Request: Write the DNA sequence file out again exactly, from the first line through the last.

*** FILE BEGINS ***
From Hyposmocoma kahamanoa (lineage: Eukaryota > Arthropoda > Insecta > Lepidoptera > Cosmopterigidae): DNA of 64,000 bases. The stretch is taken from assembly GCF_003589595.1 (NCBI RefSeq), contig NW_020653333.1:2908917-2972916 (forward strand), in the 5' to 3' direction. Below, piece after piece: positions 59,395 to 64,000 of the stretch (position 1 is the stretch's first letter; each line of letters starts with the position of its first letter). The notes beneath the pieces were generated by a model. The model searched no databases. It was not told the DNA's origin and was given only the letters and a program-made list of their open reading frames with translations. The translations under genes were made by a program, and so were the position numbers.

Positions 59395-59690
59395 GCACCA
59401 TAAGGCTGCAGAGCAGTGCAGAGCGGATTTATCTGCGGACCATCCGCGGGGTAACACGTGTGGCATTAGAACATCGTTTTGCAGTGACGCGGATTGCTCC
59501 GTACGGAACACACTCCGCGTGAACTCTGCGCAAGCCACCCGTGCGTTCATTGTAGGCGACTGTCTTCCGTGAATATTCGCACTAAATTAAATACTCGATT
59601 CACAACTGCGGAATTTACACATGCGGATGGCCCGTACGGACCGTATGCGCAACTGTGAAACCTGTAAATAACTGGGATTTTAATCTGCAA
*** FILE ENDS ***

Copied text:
From Hyposmocoma kahamanoa (lineage: Eukaryota > Arthropoda > Insecta > Lepidoptera > Cosmopterigidae): DNA of 64,000 bases. The stretch is taken from assembly GCF_003589595.1 (NCBI RefSeq), contig NW_020653333.1:2908917-2972916 (forward strand), in the 5' to 3' direction. Below, piece after piece: positions 59,395 to 64,000 of the stretch (position 1 is the stretch's first letter; each line of letters starts with the position of its first letter). The notes beneath the pieces were generated by a model. The model searched no databases. It was not told the DNA's origin and was given only the letters and a program-made list of their open reading frames with translations. The translations under genes were made by a program, and so were the position numbers.

Positions 59395-59690
59395 GCACCA
59401 TAAGGCTGCAGAGCAGTGCAGAGCGGATTTATCTGCGGACCATCCGCGGGGTAACACGTGTGGCATTAGAACATCGTTTTGCAGTGACGCGGATTGCTCC
59501 GTACGGAACACACTCCGCGTGAACTCTGCGCAAGCCACCCGTGCGTTCATTGTAGGCGACTGTCTTCCGTGAATATTCGCACTAAATTAAATACTCGATT
59601 CACAACTGCGGAATTTACACATGCGGATGGCCCGTACGGACCGTATGCGCAACTGTGAAACCTGTAAATAACTGGGATTTTAATCTGCAA